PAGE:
The Call of the Sea 01872 580022

25 % Off! Cape Town to The Caribbean - Trade Winds, Equator Crossing and Islands

Voyage Number Vessel Starting Port Ending Port
TNS505 Tenacious Cape Town, South Africa English Harbour, Antigua
Booking fee Voyage duration Start date and time End date and time
GBP £20.00 46 Days
09/04/2018 - 16:00 to 24/05/2018 - 10:00
09/04/2018 - 16:00 to 24/05/2018 - 10:00
Berth Type Availability Price Special Price
Per Person Limited places - Book Now GBP £3910.00 GBP £2932.50
Voyage Description:

A true ‘bucket list’ square rig ocean passage

Tenacious is heading home from Cape Town to the UK via the Caribbean as the she nears the end of an epic ocean legs that have taken her crews half way around the world.

Get a mighty taste of blue water ocean sailing on three masted barque Tenacious! After a couple of days exploring Cape Town and square rig and safety training for the voyage, Tenacious will depart the Cape Town with the realistic hope of some brilliant trade wind sailing.

There are loads of exciting potential stops on the way including St Helena, famous as Napoleon’s last place of exile, Ascension Island, which was declared a Marine Reserve earlier this year with its own unique frigate bird and Fernando De Noronha.

The Caribbean has many wonderful islands on the way to Antigua. Which ones you visit will depend on how the fast the voyage has gone and where the winds have lead you. Barbados is always a very pleasant stop but it could be Tobago, St Vincent and many more options.

Fernando de Noronha with a population of just over 2,000 will be the most populated place that you may visit after leaving Cape Town until Tenacious’ arrival in the Caribbean. It is a world heritage site because of its importance to the environment and is famous for the abundance of its marine life particularly its turtles, dolphins and whales. If the winds hold true and fair, it is expected to have time to visit one or two Caribbean islands before arrival at Antigua.

Book your voyage on Tenacious today and join the crew of this iconic, ground-breaking tall ship. Tenacious is the largest operative wooden hulled ship in the world and turns heads wherever she sails. She was built by 1,500 mixed physical ability volunteers and includes special features not found on other ships (including wheelchair lifts, a speaking compass, and a joystick to enable everyone to helm the ship) which make her fully accessible and fully inclusive for everyone onboard.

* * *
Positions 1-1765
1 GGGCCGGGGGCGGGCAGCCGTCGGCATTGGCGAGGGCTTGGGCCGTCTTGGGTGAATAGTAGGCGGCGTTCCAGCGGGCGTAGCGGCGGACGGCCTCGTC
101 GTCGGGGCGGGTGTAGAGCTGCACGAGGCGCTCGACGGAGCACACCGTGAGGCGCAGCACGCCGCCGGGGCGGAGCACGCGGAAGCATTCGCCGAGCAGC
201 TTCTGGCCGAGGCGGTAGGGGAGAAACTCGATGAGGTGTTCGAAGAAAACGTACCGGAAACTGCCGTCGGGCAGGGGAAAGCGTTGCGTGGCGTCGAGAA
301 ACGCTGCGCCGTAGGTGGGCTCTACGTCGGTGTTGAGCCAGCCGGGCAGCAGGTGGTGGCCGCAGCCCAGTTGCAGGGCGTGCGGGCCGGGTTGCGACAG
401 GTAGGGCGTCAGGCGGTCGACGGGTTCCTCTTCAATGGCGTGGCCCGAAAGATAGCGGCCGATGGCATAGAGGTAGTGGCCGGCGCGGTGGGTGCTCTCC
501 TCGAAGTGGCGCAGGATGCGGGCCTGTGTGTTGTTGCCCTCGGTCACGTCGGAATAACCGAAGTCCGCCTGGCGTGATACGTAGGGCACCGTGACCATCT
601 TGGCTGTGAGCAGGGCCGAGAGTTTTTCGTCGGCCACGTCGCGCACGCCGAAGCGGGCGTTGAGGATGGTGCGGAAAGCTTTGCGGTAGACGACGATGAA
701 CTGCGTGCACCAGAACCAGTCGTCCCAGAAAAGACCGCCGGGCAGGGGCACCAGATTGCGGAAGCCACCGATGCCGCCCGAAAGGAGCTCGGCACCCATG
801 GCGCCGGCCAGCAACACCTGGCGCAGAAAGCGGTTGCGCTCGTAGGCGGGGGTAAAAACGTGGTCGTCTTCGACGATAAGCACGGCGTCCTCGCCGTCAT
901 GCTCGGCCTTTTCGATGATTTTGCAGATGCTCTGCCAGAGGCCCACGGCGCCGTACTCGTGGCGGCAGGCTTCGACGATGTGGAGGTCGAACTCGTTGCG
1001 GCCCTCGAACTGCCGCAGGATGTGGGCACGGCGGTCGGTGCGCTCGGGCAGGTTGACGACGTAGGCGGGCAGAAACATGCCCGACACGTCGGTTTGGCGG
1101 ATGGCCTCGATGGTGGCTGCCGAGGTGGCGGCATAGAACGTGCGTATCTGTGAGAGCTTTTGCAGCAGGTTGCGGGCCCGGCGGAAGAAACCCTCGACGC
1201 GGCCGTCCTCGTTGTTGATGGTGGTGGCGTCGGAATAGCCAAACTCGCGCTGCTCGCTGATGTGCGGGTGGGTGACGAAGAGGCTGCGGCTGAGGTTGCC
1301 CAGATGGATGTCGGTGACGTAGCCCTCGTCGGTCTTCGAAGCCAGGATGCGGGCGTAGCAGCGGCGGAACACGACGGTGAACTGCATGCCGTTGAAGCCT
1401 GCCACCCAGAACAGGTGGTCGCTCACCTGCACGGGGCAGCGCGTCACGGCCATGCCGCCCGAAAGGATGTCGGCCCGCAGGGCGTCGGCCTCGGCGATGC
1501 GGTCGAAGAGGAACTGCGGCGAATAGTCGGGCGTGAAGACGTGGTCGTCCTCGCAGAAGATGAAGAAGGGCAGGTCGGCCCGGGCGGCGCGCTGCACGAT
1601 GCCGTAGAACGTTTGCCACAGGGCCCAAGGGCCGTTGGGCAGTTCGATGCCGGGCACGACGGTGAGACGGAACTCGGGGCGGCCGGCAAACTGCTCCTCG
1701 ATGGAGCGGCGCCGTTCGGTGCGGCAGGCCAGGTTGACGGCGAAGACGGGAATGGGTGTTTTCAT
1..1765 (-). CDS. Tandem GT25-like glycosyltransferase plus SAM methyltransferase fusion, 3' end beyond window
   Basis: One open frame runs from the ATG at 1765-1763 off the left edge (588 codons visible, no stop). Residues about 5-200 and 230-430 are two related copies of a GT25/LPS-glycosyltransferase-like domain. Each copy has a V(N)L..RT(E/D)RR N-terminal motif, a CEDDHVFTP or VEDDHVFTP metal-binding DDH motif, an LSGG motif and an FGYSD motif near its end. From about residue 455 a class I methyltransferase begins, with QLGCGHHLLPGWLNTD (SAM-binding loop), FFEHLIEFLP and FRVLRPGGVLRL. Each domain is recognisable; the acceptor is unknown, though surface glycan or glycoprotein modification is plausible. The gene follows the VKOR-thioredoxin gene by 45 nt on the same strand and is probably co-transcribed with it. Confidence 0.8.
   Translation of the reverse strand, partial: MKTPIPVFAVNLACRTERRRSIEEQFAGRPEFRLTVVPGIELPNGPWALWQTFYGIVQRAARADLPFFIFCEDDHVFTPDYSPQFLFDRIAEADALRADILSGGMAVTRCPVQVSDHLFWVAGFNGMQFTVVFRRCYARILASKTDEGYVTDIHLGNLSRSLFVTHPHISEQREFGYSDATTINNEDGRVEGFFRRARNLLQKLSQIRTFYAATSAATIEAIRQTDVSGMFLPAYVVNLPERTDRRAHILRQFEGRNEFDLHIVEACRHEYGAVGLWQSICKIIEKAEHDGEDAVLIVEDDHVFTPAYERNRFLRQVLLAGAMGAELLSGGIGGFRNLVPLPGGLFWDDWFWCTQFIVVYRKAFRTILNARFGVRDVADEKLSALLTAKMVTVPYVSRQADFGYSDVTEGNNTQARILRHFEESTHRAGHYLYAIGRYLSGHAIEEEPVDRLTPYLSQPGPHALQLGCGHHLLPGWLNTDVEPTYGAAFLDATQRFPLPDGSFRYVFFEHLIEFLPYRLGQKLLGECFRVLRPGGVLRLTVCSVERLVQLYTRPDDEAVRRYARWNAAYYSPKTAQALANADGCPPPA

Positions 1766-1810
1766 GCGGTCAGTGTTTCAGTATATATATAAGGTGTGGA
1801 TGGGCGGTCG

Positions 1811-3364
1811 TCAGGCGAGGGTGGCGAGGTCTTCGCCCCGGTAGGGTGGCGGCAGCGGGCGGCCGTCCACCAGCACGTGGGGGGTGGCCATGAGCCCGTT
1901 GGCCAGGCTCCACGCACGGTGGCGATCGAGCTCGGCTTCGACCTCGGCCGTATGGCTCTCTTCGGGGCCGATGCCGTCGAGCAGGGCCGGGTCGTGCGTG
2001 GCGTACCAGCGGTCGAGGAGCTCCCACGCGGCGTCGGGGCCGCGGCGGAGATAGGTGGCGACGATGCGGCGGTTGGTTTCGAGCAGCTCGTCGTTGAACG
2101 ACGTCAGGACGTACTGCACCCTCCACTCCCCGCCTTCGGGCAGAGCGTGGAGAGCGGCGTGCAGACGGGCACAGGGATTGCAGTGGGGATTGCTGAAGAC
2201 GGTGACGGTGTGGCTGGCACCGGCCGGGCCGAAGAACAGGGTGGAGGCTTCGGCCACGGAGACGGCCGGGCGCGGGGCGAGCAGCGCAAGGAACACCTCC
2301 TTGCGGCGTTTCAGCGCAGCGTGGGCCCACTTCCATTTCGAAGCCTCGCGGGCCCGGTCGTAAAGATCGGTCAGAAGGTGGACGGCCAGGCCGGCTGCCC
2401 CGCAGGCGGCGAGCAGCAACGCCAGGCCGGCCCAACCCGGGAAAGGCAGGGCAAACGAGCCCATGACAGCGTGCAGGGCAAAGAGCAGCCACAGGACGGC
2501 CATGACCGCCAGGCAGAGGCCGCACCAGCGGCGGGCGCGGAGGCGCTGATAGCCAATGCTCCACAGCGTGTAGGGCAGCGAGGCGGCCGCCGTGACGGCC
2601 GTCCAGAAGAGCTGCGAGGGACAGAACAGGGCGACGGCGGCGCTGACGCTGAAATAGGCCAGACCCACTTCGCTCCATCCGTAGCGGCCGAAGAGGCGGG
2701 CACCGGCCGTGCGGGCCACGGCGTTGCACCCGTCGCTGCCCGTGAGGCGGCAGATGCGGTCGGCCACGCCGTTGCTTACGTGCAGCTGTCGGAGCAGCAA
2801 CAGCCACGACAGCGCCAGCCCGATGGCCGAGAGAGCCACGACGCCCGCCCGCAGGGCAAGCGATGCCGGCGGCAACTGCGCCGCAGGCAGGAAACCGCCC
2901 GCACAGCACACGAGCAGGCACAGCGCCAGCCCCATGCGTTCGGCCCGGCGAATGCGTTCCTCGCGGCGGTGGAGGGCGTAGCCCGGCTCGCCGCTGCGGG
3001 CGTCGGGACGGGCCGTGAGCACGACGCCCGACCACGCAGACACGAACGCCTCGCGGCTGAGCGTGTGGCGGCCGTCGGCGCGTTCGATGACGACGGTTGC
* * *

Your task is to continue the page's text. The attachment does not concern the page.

Your voyage will be a working adventure holiday and everyone onboard is encouraged and enabled to take a full and active role in crewing the ship (including everything from setting the sails, climbing the mast, helming the ship and lending a hand in the galley). You will be part of a crew that changes lives – integrating between different physical abilities, generations and backgrounds.

This is not an Itinerary - Weather and Unforseen Events

All our voyages have no fixed itinerary, which given the unpredictability of the weather, especially the wind, is the best way to go sailing. The joining ports and leaving ports, and possible stops mentioned in our voyage descriptions or other promotional material are not a guarenteed itinerary, just an indication of the intended route. On occasion it maybe necessary to change a route, sometimes at short notice, sometimes before departure and sometimes after you have set off.  The weather, sea state and wind are the most frequent reason but other factors may also need to be considered, including the safety of the crew, the ship or out of compliance with authories in the places we visit. For ocean voyages in particular there are no guarentees that we can stop or land on some of the remote islands on our wish list. Captain's try to use weather systems to advantage,  and the fastest or safest route is not always a straight line. Even in the middle of an ocean its not just weather or swell than can disrupt our routes. Helping with a rescue at sea, crew illnesses or injuries can all lead to changes to an intended route. Joining or end ports are hardly ever changed but where they are, as much notice as possible will be given and ways sought to alleviate onward travel problems.